BMW 4 Series Convertible (2014-2020) Review

Written by Andrew Brady

heycar ratingAgile premium hard-top convertible
  • 2014
  • Convertible
  • Petrol, Diesel

Quick overview


  • Folding metal roof boosts security and refinement
  • Rides better than 4 Series Coupe, and handles just as well
  • Interior feels well made and has impressive tech


  • Limited space in the rear seats and boot
  • Excellent automatic gearbox not standard on all engines
  • Complex roof is expensive to fix if it fails

Overall verdict on the BMW 4 Series Convertible

"In this BMW 4 Series Convertible review we are looking at one of the most desirable premium drop-tops on the market. As well as offering the open-air experience and attractive design you expect from a convertible, it still drives like a BMW should and can even be quite cheap to fuel if you choose the appropriate engine. What's not to like?"

BMW 4 Series Convertible (2014-2020) Review: exterior front three quarter photo of the BMW 4 Series Convertible

Having a solid hunk of metal above your head, rather than a piece of material, does bring obvious benefits. It makes a car more secure, and tends to do a better job at keeping outside noises from the cabin. Clever stylists can also make a car look almost identical to a coupe version – something the BMW 4 Series Convertible manages to achieve. It's also one of the best convertible cars going. We will explain all in our BMW 4 Series Convertible review.

With the roof of the 4 Series up, it will take a seasoned BMW spotter to notice it isn't the more common BMW 4 Series Coupe. This can only be a good thing, as the BMW 4 Series is a genuinely handsome car, and one that looks good with the roof raised or lowered.

The downside of a folding metal roof is that it adds cost and complexity compared to a simpler fabric affair. There is also the additional weight from the various bits of glass and metal, along with an increased chance of expensive repairs should something break. This is partly why they have fallen from favour, with most now reserved for high-end supercars. 

BMW has managed the extra weight of the folding metal roof well in the BMW 4 Series Convertible. A range of powerful petrol and diesel engines means even the cheapest models feel relatively quick, and all benefit from BMW’s skill for building cars that are fun to drive. Running costs are reasonable, with fuel consumption and VED (road tax) kept in-check on smaller-engined cars. 

Most versions come with rear-wheel drive, but four-wheel drive is found on certain models. This adds an extra level of reassurance in winter weather. A manual gearbox is standard with most engines, with the option of an eight-speed automatic.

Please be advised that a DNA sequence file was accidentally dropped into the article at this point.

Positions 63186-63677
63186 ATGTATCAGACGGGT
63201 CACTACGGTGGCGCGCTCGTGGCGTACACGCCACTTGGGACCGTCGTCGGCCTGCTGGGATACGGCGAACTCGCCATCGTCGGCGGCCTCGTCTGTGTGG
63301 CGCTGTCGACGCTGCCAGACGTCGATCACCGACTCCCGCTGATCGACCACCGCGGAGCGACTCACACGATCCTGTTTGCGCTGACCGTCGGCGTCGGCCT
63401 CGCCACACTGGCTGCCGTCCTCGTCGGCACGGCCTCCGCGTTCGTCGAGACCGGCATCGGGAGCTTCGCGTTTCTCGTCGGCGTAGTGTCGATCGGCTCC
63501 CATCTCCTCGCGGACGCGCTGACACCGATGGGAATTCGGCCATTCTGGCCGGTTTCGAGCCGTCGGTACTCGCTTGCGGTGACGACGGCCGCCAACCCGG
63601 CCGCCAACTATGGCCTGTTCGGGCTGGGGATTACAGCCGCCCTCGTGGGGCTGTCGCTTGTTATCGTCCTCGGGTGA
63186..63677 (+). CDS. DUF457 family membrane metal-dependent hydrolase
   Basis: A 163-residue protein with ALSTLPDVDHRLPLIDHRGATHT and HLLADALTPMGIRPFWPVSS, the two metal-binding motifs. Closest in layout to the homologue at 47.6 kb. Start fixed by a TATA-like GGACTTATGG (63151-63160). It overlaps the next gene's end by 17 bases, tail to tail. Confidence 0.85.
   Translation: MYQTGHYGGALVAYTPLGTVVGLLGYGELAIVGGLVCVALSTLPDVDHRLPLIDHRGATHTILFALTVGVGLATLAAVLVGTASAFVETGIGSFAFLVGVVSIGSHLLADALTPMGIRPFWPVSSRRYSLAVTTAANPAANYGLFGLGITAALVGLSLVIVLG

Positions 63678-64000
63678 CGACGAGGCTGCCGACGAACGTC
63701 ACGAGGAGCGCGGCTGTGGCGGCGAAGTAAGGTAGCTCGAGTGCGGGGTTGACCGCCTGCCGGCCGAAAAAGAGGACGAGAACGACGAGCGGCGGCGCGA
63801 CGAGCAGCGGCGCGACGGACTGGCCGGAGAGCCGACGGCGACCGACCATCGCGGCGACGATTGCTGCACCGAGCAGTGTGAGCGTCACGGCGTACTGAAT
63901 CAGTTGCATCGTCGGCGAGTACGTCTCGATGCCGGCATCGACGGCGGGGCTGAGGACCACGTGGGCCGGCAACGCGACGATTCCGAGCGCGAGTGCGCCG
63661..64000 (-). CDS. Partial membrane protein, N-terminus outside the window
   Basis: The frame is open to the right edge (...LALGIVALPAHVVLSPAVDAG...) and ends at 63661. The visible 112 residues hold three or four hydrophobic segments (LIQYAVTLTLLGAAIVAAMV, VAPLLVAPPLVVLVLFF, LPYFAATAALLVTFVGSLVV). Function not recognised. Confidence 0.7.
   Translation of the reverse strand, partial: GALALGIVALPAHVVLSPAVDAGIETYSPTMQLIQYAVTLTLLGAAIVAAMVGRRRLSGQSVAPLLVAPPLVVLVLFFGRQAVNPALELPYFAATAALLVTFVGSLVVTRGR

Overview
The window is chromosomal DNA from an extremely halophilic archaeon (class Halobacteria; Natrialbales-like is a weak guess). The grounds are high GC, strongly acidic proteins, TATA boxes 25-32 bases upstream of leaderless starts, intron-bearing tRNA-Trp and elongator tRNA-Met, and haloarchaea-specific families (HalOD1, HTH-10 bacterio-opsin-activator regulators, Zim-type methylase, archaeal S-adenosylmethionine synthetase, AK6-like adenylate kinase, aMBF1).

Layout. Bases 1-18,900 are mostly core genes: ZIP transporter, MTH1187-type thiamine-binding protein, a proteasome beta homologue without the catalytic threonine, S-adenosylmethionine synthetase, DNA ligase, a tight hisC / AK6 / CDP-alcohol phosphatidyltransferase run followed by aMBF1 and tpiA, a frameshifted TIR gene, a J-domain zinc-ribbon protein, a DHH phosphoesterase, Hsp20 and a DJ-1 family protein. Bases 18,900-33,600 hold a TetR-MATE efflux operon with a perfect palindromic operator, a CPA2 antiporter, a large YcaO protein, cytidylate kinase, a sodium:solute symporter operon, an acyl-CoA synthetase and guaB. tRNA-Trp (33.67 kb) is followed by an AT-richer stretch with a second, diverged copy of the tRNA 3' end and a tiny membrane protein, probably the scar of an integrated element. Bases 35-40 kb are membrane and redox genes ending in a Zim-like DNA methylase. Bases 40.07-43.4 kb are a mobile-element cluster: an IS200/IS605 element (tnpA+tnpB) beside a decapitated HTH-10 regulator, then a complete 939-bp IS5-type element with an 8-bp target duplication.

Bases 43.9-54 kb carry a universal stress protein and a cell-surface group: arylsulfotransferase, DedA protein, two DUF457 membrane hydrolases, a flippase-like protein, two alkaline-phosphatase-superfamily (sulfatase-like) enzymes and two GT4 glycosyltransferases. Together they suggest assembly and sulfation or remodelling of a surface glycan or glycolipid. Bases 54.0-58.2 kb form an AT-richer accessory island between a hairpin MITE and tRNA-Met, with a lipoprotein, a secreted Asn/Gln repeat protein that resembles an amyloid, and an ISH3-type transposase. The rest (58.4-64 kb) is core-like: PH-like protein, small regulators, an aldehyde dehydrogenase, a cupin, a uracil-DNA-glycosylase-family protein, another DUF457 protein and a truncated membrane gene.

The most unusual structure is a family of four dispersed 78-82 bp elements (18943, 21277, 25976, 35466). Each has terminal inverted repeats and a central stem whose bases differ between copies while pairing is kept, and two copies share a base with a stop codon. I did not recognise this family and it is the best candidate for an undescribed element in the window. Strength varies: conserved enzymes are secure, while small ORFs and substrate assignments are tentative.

Standard levels of equipment are good, with even basic SE cars featuring 17-inch alloy wheels, xenon headlights, climate control and leather seats. Naturally, there is the temptation to move further up the food chain, with top-spec M Sport cars benefiting from sports suspension, fancier body styling and upgraded infotainment.

The folding metal roof makes the BMW 4 Series Convertible feel refined when raised, aided by a more comfortable ride than the Coupe version. However, the roof does eat into boot space quite dramatically, and rear passengers will not feel enthusiastic about the space they have either. 

Capable of being used every day around town, the BMW 4 Series Convertible is also at home cruising the motorway. It is well suited to the daily commute or a weekend away, enjoying the unlimited headroom of a convertible. 

There is a lot to like about the BMW 4 Series Convertible. Handsome looks, the benefits of a folding metal roof, agile dynamics and a premium badge all make it an attractive package. 

If you're looking for the classic version, you need our BMW 4 Series review.

Undoubtedly, the defining feature of the BMW 4 Series Convertible is its folding metal roof. Compared to cars with a fabric soft-top, the 4 Series scores points for improved security and better levels of noise insulation. 

Yet the BMW 4 Series Convertible is more than just a fancy roof. It looks stylish, rides and handles with self-assurance, plus has the benefit of a premium German badge on the bonnet. 

It should appeal to those who like the idea of an open-top car, but want to use it all year round. In addition, those who have to park on the street will appreciate the improved security of the metal top. Only space in the boot, and a lack of legroom for rear passengers, could prevent it being a winner for most. 

The BMW 4 Series Convertible range attempts to cover most bases, from buyers who want ultimate luxury to those in need of something sportier. With the wide array of engine and trim combinations, there should be a version to suit you.

The 435d diesel engine impresses if you are doing big miles. It comes with xDrive four-wheel drive as standard, and delivers a mighty 313PS. That’s good enough for 0-62mph in around five seconds, yet can also achieve up to 44mpg. 

If a petrol suits your needs better, the 428i four-cylinder (later replaced by the 430i) offers a good blend of power and frugality. Whatever the engine, we would plump for the eight-speed sport automatic gearbox over the manual.

M Sport trim offers decent value for money, along with sportier styling. Even the standard sports suspension does not upset ride quality hugely. 

With the demise of cars like the Volvo C70 and Volkswagen Eos, four-seater cabriolets with a folding metal roof are in short supply. Unless your budget stretches to a Ferrari Portofino, the BMW 4 Series Convertible really is your only option.

The Audi A5 Cabriolet and Mercedes-Benz C-Class Cabriolet are closer rivals. Both offer premium badges and classy styling, but also make do with fabric roofs. Space in the back of the Audi and Mercedes is also limited, just like the 4 Series.